Château Mukhrani

November 25th, 2012

Just outside Tbilisi, the capital of Georgia, lies Château Mukhrani.  The Château was founded in 1878 by the Prince of Mukhrani, who was an heir of the royal family of Georgia.  The Château is referred to as a royal palace and holds the title of the oldest such structure in Georgia.  During the former Soviet Union’s occupation of Georgia, the property was completely abandoned.  The property was purchased in 2003 by a group of Georgian investors.  Property renovations and re-establishment of the vineyards were begun immediately upon their possession.

I traveled to Château Mukhrani with 25 of my EWBC fellow bloggers. Our bus pulled-up the drive and parked between the new, modern winery and horse barn.  One of the investors, a very nice Tbilisi businessman whose name I unfortunately did not note down, greeted us and began the tour by walking through the horse barn.  The winery owns about a dozen horses — a combination of Arabian, English and mixed breeds – all gorgeous animals!  The exterior construction of the barn was beautiful too and I kept seeing this same application of stones, bricks and tiles in walls and homes during our travels over the next two days throughout the Georgian countryside.  The stones are mixed-in with the soil and their light color can often look like trash or liter along the road side.  My guess is that the proliferation of the stones have made them an accessible and inexpensive construction material for structures of all kinds throughout the region’s history.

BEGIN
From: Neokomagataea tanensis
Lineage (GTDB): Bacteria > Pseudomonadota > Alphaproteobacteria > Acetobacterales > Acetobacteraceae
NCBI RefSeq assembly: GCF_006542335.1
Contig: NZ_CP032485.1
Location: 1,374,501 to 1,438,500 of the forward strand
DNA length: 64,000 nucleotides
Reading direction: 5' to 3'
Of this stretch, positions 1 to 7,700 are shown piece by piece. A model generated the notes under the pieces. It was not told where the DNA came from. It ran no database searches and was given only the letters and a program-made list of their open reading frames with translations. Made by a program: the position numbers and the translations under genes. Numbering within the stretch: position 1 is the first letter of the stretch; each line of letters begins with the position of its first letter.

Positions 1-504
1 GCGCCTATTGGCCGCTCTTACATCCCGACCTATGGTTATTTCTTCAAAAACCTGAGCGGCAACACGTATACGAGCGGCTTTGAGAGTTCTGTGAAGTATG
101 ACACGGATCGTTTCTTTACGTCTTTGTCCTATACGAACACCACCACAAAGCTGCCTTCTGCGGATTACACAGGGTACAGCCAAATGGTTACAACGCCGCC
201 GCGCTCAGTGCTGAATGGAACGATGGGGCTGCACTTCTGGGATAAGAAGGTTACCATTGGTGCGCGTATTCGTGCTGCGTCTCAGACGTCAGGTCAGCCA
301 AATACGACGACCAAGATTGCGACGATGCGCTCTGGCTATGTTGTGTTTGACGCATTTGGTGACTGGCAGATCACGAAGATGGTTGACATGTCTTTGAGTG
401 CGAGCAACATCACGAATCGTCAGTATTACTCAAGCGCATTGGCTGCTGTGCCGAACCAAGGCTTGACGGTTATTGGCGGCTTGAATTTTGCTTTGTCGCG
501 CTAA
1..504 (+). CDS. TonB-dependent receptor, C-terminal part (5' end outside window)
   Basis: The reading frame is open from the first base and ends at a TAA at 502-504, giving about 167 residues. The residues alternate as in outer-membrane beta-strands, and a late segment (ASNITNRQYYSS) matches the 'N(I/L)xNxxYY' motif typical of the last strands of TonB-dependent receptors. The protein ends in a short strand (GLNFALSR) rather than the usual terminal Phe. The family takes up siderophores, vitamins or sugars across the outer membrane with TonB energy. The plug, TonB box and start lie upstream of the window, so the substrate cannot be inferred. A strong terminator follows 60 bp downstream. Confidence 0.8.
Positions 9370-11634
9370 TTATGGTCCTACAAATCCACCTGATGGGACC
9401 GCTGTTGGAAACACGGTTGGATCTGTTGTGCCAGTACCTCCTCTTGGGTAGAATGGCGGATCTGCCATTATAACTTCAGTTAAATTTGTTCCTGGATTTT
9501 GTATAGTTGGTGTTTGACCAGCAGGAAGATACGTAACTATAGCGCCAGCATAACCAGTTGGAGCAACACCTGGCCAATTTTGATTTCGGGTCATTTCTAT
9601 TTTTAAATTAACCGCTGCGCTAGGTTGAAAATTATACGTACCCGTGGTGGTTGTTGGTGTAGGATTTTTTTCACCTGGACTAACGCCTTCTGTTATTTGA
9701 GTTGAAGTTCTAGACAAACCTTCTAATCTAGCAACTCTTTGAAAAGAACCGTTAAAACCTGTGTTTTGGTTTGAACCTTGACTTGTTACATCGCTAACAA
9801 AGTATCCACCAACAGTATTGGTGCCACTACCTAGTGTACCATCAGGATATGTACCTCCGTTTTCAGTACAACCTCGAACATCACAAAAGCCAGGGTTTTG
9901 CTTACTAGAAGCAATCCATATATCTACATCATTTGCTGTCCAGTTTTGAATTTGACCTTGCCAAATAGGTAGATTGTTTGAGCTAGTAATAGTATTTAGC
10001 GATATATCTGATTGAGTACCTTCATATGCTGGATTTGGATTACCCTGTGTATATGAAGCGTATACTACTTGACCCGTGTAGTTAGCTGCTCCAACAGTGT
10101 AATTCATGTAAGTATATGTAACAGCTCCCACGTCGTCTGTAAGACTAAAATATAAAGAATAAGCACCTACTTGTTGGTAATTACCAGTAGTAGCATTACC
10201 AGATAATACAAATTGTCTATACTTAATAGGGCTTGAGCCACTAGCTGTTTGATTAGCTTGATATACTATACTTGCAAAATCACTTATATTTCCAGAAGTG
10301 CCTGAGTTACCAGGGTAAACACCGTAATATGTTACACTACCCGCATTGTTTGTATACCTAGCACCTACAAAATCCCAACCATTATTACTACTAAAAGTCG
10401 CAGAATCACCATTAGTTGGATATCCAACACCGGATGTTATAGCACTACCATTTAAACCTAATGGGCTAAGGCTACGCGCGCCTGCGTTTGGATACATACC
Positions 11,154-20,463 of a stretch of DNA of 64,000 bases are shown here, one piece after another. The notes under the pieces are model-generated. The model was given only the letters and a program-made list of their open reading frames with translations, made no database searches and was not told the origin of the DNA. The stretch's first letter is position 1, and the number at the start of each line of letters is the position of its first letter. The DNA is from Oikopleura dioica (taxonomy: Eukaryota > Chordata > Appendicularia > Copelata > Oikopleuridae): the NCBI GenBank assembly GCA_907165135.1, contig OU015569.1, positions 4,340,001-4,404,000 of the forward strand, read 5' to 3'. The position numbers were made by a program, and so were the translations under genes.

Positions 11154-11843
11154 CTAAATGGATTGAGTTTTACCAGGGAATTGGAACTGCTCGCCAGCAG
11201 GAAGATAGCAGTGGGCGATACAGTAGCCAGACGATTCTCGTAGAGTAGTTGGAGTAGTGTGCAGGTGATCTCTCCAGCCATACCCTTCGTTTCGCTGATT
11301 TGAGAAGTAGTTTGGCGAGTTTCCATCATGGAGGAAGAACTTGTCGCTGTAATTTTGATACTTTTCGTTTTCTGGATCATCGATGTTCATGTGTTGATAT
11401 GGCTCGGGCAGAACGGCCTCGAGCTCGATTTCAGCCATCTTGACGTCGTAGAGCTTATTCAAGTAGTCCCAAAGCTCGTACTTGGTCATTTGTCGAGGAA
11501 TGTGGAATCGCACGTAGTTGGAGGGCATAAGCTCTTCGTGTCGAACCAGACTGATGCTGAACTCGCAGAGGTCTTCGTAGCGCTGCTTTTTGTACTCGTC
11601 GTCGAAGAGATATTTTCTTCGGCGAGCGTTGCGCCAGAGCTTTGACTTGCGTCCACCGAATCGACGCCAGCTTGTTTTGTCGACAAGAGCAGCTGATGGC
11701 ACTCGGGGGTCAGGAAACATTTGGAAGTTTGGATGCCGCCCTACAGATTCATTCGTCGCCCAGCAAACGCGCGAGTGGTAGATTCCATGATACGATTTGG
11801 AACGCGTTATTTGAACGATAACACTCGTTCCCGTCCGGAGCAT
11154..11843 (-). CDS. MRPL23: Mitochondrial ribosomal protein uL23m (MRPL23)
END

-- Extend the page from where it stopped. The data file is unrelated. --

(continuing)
It was nice to see the mix of traditional building construction along with the modern techniques of the winery.  The owners have built a “green roof” atop the winery both as an environmental-friendly construction method to conserve energy and also as a unique point of detail for future visitors.

The Château itself is being completely rebuilt with four apartments, large entertaining space, as well as full cellar and tasting room.  Owners have plans to host a Jazz Festival in 2013 on the Château’s grounds, so the push is on to complete the main palace and ground renovations.  The Château faces a wooded area and fountain – very picturesque even in fall with the leaves’ yellow, orange and red colors.  The venue is intended to draw guests, visitors not only for the wonderful wine, but also for special occasions such as weddings and other large events.  Future plans include building a hotel, tennis courts, pool and golf course.  This level of planning and investment can be seen in and around Tbilisi, as people consider the untapped resources and opportunities Georgia possesses – especially in relation to their wine history and traditions.

Some historians attribute Georgia as the “birthplace of wine” meaning there is an abundance of evidence which supports that the domestication of wild, native grape varieties (over 525 different grapes) occurred in Georgia centuries ago and that all wines which we enjoy today, produced throughout the world, began here in the cradle of the eastern Black Sea region.


Today, the Château is boarded by its vineyards which comprise the majority of the property.  One hundred percent of the grapes used in Château Mukhrani wines are grown on the property.  The vines are treated only manually. Crop size is controlled by pruning and other “green” methods.  The partner who took us on our tour of the property bragged that they held a 15 minute goal for the maximum time spent from harvesting the grapes to unloading and crushing at the winery facility. The vineyards are located adjacent to the winery, but still that is a remarkable wine production goal.